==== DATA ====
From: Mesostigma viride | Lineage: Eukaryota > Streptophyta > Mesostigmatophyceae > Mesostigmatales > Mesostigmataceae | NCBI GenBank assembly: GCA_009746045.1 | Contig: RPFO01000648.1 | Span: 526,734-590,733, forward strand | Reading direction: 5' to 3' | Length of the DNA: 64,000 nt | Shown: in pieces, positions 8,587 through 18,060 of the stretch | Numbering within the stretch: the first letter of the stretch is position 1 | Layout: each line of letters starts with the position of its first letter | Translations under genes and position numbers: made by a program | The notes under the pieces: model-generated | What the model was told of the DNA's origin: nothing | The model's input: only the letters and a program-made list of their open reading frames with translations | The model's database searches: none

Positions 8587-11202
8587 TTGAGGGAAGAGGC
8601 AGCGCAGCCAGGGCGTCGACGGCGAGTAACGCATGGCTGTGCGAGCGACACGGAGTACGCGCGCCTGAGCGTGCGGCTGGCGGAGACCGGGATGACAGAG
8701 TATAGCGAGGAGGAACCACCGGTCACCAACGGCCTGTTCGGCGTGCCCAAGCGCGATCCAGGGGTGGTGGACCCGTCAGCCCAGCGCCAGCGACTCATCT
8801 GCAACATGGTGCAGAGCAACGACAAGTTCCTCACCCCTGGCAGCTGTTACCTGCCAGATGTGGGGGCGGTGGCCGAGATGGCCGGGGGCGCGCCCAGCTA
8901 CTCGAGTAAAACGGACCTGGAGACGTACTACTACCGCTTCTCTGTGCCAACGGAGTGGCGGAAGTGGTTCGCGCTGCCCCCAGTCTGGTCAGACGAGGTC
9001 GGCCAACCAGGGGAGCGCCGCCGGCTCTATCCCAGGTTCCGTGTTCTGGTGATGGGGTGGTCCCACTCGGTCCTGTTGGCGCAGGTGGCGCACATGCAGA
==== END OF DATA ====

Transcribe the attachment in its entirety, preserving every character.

From: Mesostigma viride | Lineage: Eukaryota > Streptophyta > Mesostigmatophyceae > Mesostigmatales > Mesostigmataceae | NCBI GenBank assembly: GCA_009746045.1 | Contig: RPFO01000648.1 | Span: 526,734-590,733, forward strand | Reading direction: 5' to 3' | Length of the DNA: 64,000 nt | Shown: in pieces, positions 8,587 through 18,060 of the stretch | Numbering within the stretch: the first letter of the stretch is position 1 | Layout: each line of letters starts with the position of its first letter | Translations under genes and position numbers: made by a program | The notes under the pieces: model-generated | What the model was told of the DNA's origin: nothing | The model's input: only the letters and a program-made list of their open reading frames with translations | The model's database searches: none

Positions 8587-11202
8587 TTGAGGGAAGAGGC
8601 AGCGCAGCCAGGGCGTCGACGGCGAGTAACGCATGGCTGTGCGAGCGACACGGAGTACGCGCGCCTGAGCGTGCGGCTGGCGGAGACCGGGATGACAGAG
8701 TATAGCGAGGAGGAACCACCGGTCACCAACGGCCTGTTCGGCGTGCCCAAGCGCGATCCAGGGGTGGTGGACCCGTCAGCCCAGCGCCAGCGACTCATCT
8801 GCAACATGGTGCAGAGCAACGACAAGTTCCTCACCCCTGGCAGCTGTTACCTGCCAGATGTGGGGGCGGTGGCCGAGATGGCCGGGGGCGCGCCCAGCTA
8901 CTCGAGTAAAACGGACCTGGAGACGTACTACTACCGCTTCTCTGTGCCAACGGAGTGGCGGAAGTGGTTCGCGCTGCCCCCAGTCTGGTCAGACGAGGTC
9001 GGCCAACCAGGGGAGCGCCGCCGGCTCTATCCCAGGTTCCGTGTTCTGGTGATGGGGTGGTCCCACTCGGTCCTGTTGGCGCAGGTGGCGCACATGCAGA